(Bloomberg) -- Ghana’s outgoing president, Nana Akufo-Addo, is trying to close the chapter on the country’s debt crisis as his deputy and favored successor gears up to contest Dec. 7 elections.

The West African nation is reworking its debt in line with the conditions of a $3 billion bailout it got from the International Monetary Fund last year. The government reached a deal with bilateral creditors last month to restructure $5.4 billion of loans and aims to reach a similar agreement with commercial creditors by the end of March. 

“We are committed to concluding the external debt restructuring process as soon as possible, so we move past the crisis,” Akufo-Addo said in a state-of-the-nation address to parliament in Accra, the capital, on Tuesday.

The incumbent’s speech comes weeks after Vice President Mahamudu Bawumia, 60, began campaigning for the top job. His main rival is former President John Mahama, who will be looking to capitalize on the country’s economic and debt crises to win votes. 

Ghana has halted payments on most of its external debt for more than a year, including on $13 billion of eurobonds. The country has seen frequent protests against rising living costs, with the inflation rate still hovering above 20%.

Read more: Ghana Vice President Aims at Top Job With Digital Shoutout

Akufo-Addo sought to defend some of the decisions his administration had made to meet the conditions of the IMF program, which requires Ghana to post a primary surplus in 2024 after years of running a deficit. Ken Ofori-Atta, the finance minister who led the country’s IMF negotiations, was replaced by his deputy, Mohammed Amin Adam, earlier this month.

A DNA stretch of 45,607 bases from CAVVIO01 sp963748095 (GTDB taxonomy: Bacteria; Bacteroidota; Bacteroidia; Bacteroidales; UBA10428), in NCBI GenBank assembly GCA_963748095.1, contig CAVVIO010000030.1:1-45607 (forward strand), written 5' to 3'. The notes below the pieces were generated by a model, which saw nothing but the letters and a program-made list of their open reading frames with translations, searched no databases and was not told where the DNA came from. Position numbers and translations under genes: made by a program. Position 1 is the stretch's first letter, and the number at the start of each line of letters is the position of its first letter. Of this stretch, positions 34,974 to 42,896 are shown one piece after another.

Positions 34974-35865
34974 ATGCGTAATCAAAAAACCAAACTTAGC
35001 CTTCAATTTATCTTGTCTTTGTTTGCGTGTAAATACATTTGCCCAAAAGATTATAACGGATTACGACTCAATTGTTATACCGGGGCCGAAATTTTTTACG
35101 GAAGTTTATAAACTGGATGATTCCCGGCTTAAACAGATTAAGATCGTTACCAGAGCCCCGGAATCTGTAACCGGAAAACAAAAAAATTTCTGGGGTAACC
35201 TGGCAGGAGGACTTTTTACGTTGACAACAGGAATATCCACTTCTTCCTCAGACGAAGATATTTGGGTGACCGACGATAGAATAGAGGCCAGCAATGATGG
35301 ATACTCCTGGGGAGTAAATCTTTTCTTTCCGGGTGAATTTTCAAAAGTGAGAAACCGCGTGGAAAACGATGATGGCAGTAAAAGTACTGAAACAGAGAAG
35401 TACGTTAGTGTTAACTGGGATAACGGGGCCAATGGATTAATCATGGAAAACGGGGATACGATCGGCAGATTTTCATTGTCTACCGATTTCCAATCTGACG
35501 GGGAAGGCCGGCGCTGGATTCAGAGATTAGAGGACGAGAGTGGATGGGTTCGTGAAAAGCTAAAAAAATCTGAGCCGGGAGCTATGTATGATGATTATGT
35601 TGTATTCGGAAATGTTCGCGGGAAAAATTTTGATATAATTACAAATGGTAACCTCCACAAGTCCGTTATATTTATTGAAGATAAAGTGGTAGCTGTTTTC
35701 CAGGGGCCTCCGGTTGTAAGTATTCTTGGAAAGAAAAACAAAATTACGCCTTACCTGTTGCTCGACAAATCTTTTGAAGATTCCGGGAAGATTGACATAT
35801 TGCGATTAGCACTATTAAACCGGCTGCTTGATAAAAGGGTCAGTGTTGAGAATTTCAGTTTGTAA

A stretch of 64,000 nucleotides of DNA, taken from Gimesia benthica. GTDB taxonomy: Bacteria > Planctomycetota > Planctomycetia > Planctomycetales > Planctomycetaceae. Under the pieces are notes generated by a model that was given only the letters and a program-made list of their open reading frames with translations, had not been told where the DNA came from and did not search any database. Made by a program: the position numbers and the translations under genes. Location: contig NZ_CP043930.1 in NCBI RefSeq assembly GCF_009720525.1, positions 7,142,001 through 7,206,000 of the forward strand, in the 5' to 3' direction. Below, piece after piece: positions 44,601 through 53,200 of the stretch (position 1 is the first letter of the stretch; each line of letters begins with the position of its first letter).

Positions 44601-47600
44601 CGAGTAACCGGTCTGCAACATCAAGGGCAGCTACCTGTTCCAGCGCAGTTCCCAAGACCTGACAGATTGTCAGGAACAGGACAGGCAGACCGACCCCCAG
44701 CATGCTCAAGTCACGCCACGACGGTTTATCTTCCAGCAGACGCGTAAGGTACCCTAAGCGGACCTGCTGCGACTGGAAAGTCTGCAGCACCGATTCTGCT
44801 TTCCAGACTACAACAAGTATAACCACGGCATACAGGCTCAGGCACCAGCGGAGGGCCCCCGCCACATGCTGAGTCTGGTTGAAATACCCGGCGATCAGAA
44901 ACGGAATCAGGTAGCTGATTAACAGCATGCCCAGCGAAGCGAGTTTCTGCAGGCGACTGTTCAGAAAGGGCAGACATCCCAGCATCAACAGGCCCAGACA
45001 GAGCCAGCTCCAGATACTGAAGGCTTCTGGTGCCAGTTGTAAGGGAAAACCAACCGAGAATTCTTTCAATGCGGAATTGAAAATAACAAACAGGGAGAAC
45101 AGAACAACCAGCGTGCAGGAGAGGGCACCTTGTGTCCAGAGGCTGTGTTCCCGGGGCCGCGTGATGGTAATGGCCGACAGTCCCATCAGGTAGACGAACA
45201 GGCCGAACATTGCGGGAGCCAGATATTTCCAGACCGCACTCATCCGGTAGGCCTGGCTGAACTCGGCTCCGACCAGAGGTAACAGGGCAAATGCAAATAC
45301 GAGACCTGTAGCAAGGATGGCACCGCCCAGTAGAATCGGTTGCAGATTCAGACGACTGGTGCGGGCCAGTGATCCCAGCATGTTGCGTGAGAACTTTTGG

The government took “a lot of unpleasant, but unavoidable measures, to bring stability and confidence back to the economy,” said Akufo-Addo, who is stepping down after serving the maximum two terms. “These included tax measures that we did not like, but we knew we had to take in the knowledge that the medicine would be bitter, but temporary.”

Bawumia has said he will utilize technology more effectively to shrink the government and ensure it is more effective. As vice president, he has led a digitalization drive that led to improved data collection, boosted financial inclusion and eased payment for government services. 

These achievements are “improving transparency, accountability and efficiency in the public sector, and accelerating the growth of our economy,” Akufo-Addo said, hailing Bawumia as “Dr. Digitalization.” 

“We were bruised, but we are healing,” he said. “We have recovered our footing. We have dusted ourselves off, and now we face tomorrow with confidence.”

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